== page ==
It’s little wonder that in 2010, the last year we had the old Corzine millionaires tax on the books, 88,000 individuals left New Jersey, taking with them a total annual income of $5.5 billion.
The millionaires tax could be more aptly named the “Goodbye New Jersey Tax.”
TRENTON — No one wants to be the politician who guts spending, raises taxes or reneges on a promise. But thanks to Gov. Chris Christie and a sluggish economic recovery in New Jersey, those are the choices facing Democratic leaders in the state Legislature…
Beck: “Hubris and Ego have no place in this recovery process. We have all made some mistakes. Now we need to fix them.”
Thomas P. Largey, 82, and Senate President Steve Sweeney talk in Largey’s gutted Sea Bright home prior to Sweeney’s press conference. May 30, 2014. Photo by Art Gallagher
Senate President Steve Sweeney held a politically charged press conference in a partially gutted Sea Bright home this morning, ostensibly to create political pressure on Republicans in the State Legislature to join Democrats in overriding Governor Chris Christie’s conditional veto of the Sandy Bill of Rights.
Sweeney’s comments sounded like a campaign rally against Assemblyman Declan O’Scanlon, Senator Jennifer Beck and Senate Minority Leader Tom Kean, JR.
The “Sandy Bill of Rights” passed both houses of the State Legislature unanimously in March. Christie conditionally vetoed the bill earlier this month, making over 150 changes to it. Some of the changes were to bring the law into compliance with federal Housing and Urban Development regulations, others removed what Christie called “partisan language.” One of Christie changes removed the requirement on the State that applicants for RREM grants be able to access the status of their applications online.
Sweeney penned an OpEd published in The Asbury Park Presslast week wherein he appealed to Republican legislators who had unanimously voted for his bill “to do something they have yet to do under this (Christie) administration, and that’s to put aside their partisanship and override the governor’s veto.”
O’Scanlon responded with an OpEd of his own, wherein he said, “after further analysis we found a number of critical flaws that the Governor wisely and reasonably addresses in his conditional veto.”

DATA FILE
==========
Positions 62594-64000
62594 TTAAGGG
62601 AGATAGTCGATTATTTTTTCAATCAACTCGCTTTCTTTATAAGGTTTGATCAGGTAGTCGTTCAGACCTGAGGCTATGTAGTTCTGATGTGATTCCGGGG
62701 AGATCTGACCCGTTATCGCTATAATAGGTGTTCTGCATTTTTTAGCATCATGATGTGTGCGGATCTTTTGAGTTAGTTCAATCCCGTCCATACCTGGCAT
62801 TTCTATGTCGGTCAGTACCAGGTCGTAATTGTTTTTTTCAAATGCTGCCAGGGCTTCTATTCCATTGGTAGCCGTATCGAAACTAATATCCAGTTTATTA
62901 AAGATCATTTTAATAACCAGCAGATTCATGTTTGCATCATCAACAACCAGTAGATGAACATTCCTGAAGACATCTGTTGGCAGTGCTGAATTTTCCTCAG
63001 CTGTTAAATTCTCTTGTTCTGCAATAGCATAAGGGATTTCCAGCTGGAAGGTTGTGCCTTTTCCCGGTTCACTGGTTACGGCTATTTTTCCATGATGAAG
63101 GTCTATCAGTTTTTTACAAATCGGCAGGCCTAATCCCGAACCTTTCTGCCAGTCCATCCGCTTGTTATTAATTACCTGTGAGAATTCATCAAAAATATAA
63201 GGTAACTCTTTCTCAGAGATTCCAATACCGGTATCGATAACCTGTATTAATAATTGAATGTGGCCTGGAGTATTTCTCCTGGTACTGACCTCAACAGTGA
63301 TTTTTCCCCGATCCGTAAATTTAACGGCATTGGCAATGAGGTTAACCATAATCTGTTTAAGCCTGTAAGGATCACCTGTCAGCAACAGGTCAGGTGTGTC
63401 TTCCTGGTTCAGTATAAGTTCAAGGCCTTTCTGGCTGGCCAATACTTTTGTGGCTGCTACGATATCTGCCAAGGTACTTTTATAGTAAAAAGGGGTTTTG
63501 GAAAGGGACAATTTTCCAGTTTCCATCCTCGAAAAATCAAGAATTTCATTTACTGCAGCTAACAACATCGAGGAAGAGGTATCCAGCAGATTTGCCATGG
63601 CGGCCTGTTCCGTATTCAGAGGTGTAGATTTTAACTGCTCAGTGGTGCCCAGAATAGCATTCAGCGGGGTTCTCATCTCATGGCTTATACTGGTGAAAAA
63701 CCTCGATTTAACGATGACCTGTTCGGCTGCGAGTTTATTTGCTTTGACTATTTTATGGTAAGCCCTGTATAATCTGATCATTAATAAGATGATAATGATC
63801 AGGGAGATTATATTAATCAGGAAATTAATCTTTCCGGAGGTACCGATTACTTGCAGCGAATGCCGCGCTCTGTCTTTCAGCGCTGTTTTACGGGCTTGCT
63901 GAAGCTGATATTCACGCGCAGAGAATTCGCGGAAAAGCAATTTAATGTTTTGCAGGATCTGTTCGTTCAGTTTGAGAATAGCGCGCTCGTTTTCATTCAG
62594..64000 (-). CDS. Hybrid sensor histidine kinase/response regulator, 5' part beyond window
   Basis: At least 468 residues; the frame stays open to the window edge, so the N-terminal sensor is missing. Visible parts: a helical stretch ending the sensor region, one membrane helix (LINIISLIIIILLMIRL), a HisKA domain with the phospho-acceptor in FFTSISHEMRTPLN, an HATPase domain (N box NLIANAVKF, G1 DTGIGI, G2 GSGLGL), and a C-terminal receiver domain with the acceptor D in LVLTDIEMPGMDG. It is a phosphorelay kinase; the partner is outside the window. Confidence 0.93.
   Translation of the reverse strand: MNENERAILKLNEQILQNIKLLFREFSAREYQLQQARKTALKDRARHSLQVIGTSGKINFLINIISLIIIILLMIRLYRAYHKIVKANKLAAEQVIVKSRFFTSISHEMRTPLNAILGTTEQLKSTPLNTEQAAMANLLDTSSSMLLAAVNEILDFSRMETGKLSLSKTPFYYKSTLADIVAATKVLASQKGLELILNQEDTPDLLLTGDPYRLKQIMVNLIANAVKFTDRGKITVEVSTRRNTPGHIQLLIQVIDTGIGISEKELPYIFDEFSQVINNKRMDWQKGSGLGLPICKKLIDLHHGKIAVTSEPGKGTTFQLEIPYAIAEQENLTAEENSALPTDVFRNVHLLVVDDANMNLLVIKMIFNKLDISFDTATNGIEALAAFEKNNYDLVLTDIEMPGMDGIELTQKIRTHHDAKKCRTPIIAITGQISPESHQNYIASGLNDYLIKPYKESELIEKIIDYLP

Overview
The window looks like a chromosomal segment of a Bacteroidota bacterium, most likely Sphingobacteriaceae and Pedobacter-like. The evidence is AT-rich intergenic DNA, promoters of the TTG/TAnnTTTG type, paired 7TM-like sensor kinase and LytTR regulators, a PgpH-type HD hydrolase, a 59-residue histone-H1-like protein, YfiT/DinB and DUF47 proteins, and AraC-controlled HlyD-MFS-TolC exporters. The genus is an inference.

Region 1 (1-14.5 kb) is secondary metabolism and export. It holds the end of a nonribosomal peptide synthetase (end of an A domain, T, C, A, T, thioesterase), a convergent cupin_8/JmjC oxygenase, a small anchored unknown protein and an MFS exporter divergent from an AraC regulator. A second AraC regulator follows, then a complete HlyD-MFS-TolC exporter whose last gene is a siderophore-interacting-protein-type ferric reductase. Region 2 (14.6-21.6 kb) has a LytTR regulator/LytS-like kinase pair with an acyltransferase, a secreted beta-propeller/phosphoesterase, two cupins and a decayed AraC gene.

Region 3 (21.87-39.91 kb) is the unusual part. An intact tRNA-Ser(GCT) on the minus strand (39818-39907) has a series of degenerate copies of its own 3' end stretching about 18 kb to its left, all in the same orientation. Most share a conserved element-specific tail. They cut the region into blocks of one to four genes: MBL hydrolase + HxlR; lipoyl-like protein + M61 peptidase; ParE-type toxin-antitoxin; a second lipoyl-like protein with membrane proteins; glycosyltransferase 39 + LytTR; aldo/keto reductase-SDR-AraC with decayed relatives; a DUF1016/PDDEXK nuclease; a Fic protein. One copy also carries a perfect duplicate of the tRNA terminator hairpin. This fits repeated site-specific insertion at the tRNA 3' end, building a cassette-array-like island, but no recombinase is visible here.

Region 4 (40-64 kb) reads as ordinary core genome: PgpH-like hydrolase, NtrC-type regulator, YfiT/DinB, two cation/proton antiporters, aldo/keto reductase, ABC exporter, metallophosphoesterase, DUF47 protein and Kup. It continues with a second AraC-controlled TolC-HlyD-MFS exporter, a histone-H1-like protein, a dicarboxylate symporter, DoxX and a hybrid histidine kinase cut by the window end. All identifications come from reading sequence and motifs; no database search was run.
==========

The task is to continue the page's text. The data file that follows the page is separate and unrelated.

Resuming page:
Just as we predicted at the start of the year, Marlboro Mayor Jonathan Hornik has started his tour of Democratic clubs and committees around the state, not running for governor.
The Star Ledger’sAuditor reports that Hornik spoke to the Warren County Democratic Committee last week, has met with several Democratic County Chairs and plans many other such meetings, not running for governor.
It’s not that Booker is invincible, as was widely thought prior to the Special Senate Election last October. He is beatable. Steve Lonegan exposed the fallacies of the Booker myth and Patrick Murray documented that Booker’s support is shallow. Had Washington Republicans not followed Senator Ted Cruz’s lead to shut down the government in October and had State Comptroller Matt Boxer released his audit of Newark’s City Government which exposed millions of wasted taxpayer money and management practices that encourage fraud in September instead of this week, Lonegan might have pulled off the upset that Booker deserved.
There’s nothing wrong with 4 of the 5 Republicans reported to be looking to challenge Booker. Assembly Minority Leader Jon Bramnick, Senator Minority Leader Tom Kean JR, Senator Mike Doherty or Assemblyman Jay Webber would all serve New Jersey well in the U.S. Senate.
That Darryl Isherwood included Assemblyman Chris Brown is his list of 5 Republican of potential candidates to challenge Booker is more of a reflection of Isherwood’s sense of humor than it is of Brown’s viability as a candidate for any office in the future. After blaming his Assembly running mate John Amodeo’s 39 vote loss on Governor Christie, Brown will be lottery winner lucky if he is even re-nominated for his Assembly seat in 2015. “What will Brown do after politics?” MMM asked a senior Republican strategist after the gaffe. “We’ll find out soon,” the strategist said with a laugh.
(Correction: As a commenter pointed out, Isherwood was referring to a different Assemblyman Chris Brown (the LD 8 Brown) than the one who blamed Christie for his running mate’s loss. My mistake makes my overall point. MMM readers are more informed than the average voter. How many knew there was even one Chris Brown in the Assembly prior to the LD 2 Brown’s gaffe? There isn’t a member of the legislature with the statewide name ID to compete with Booker~ Art)